Wire-Free Protection For Scotland's Largest Inhabited Castle

Scotland's largest inhabited castle has had its fire and security coverage upgraded with the installation of an EMS FirePoint 5000 radio linked alarm network, providing coverage despite the nature of the property's historic construction.

Floors Castle near Kelso is in fact the ancestral seat of the Roxburgh family who still occupy a large part of its accommodation today, while other areas are used for a variety of activities. Following an enquiry to EMS Radio Fire & Security from the Castle's Inspector of Works regarding the suitability of radio linked technology in such a situation, and a survey by Safe Services resulted in the successful tender for the contract to install the FirePoint 5000 system.

EMS carried out the initial survey with respect to signal strength as they take responsibility for the specification of the equipment and where it should be fitted. Due to the thickness of the historic stonework in places we did have to install some aerials concealed around the parapets, and a number of transponders to boost the signal, but the installation work has gone very smoothly.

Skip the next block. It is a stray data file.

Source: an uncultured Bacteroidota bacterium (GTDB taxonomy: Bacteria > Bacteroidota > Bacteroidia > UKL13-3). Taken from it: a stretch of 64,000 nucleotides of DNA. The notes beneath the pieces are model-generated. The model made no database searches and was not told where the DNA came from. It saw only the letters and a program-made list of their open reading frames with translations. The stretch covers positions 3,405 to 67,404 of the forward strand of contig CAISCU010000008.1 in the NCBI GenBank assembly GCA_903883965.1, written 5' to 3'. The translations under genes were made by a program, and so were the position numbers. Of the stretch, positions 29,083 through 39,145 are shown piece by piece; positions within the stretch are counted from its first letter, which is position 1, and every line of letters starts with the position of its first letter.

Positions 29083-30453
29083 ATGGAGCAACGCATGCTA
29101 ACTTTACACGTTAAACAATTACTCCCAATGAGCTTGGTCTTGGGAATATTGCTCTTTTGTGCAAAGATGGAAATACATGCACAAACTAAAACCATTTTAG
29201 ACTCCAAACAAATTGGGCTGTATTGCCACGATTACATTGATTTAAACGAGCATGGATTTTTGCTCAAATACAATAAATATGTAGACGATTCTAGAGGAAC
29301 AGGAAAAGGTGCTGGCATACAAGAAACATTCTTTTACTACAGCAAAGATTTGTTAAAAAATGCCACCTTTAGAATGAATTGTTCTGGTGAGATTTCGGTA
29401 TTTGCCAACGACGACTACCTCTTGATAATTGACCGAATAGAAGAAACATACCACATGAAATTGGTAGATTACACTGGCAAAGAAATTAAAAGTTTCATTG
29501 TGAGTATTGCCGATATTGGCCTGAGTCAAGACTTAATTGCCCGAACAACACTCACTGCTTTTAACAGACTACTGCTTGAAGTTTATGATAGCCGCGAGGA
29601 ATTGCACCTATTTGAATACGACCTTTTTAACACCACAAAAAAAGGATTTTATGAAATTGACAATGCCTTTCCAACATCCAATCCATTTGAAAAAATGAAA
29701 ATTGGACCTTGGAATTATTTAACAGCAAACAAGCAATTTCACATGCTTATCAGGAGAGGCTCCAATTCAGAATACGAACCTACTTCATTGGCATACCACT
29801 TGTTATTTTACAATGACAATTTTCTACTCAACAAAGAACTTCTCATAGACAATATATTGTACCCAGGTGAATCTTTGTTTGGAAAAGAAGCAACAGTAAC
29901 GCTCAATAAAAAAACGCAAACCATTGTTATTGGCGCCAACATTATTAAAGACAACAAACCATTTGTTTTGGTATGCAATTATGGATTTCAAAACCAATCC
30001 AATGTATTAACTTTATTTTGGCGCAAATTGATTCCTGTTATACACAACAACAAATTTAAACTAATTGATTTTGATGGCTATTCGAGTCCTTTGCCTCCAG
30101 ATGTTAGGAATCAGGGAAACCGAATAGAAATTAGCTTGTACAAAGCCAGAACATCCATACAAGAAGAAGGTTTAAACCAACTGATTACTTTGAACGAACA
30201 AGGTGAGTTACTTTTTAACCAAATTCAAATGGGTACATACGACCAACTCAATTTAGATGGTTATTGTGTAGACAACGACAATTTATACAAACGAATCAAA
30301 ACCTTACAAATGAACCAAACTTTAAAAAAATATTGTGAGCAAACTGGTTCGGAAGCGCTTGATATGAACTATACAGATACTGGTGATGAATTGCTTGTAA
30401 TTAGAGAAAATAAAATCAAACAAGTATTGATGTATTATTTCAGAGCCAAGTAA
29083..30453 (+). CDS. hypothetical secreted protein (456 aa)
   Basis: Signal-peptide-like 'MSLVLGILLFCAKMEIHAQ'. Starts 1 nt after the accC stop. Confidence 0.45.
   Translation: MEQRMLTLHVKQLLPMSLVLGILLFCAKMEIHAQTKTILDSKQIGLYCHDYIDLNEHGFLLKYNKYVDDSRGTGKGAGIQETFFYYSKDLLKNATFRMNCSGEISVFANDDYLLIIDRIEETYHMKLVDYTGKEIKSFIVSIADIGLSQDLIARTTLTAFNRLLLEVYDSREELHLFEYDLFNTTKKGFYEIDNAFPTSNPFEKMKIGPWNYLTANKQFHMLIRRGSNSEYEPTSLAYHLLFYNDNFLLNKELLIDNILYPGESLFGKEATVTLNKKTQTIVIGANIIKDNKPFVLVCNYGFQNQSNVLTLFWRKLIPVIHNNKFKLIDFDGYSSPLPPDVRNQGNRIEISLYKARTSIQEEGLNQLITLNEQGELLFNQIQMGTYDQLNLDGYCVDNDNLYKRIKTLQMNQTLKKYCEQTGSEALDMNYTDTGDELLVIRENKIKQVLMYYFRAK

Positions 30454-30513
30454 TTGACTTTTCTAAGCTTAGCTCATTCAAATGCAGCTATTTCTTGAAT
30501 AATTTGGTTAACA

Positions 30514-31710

Graeme Millar,
Managing Director, Safe Services

The work within Floors Castle has in fact been carried out over three phases, initially replacing the original system which protected escape routes and other important areas; then following through with extra devices in locations such as the dining room, in phase two. Phase three, when it gets underway, will complete the coverage of the historic castle.

This project has involved an upgrading of our fire protection system, initially encompassing the replacement of existing devices, and then adding further protection, including throughout much of the basement. Phase three will then see the remaining, low risk areas protected.
Gordon Little
Inspector of Works
Wireless fire protection solutions provide a swift and disruption-free method of protecting any building type, not least historic structures. A wire-free approach lends itself to older buildings, where a historic listing may restrict invasive work on the building fabric. Equally, access for service runs in older buildings can prove complicated in itself, with thick masonry, timber and often even marble and other hard materials presenting a problem for the system designer and installer. A wire-free system removes this challenge, with a non-invasive solution that can be installed with minimal disruption too.
Ray Puttock